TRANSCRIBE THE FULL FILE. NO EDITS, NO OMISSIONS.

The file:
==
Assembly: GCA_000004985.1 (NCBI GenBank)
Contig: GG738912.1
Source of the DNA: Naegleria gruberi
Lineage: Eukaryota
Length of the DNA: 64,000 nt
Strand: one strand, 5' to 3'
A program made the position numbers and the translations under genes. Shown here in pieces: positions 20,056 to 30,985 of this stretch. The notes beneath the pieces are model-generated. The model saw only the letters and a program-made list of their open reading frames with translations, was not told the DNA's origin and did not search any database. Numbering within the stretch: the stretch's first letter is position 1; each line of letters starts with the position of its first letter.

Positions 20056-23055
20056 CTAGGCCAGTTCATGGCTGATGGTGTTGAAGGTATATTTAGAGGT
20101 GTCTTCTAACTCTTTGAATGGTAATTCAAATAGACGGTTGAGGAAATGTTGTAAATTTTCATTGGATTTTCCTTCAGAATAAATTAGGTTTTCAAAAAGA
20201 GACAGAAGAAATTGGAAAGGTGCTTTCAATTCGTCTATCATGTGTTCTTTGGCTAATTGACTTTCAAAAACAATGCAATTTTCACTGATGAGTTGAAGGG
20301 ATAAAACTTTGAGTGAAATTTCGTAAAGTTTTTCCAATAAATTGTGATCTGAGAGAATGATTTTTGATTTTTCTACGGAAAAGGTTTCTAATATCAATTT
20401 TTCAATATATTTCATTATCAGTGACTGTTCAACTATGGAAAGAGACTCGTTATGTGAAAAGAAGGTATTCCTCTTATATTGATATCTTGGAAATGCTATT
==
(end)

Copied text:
Assembly: GCA_000004985.1 (NCBI GenBank)
Contig: GG738912.1
Source of the DNA: Naegleria gruberi
Lineage: Eukaryota
Length of the DNA: 64,000 nt
Strand: one strand, 5' to 3'
A program made the position numbers and the translations under genes. Shown here in pieces: positions 20,056 to 30,985 of this stretch. The notes beneath the pieces are model-generated. The model saw only the letters and a program-made list of their open reading frames with translations, was not told the DNA's origin and did not search any database. Numbering within the stretch: the stretch's first letter is position 1; each line of letters starts with the position of its first letter.

Positions 20056-23055
20056 CTAGGCCAGTTCATGGCTGATGGTGTTGAAGGTATATTTAGAGGT
20101 GTCTTCTAACTCTTTGAATGGTAATTCAAATAGACGGTTGAGGAAATGTTGTAAATTTTCATTGGATTTTCCTTCAGAATAAATTAGGTTTTCAAAAAGA
20201 GACAGAAGAAATTGGAAAGGTGCTTTCAATTCGTCTATCATGTGTTCTTTGGCTAATTGACTTTCAAAAACAATGCAATTTTCACTGATGAGTTGAAGGG
20301 ATAAAACTTTGAGTGAAATTTCGTAAAGTTTTTCCAATAAATTGTGATCTGAGAGAATGATTTTTGATTTTTCTACGGAAAAGGTTTCTAATATCAATTT
20401 TTCAATATATTTCATTATCAGTGACTGTTCAACTATGGAAAGAGACTCGTTATGTGAAAAGAAGGTATTCCTCTTATATTGATATCTTGGAAATGCTATT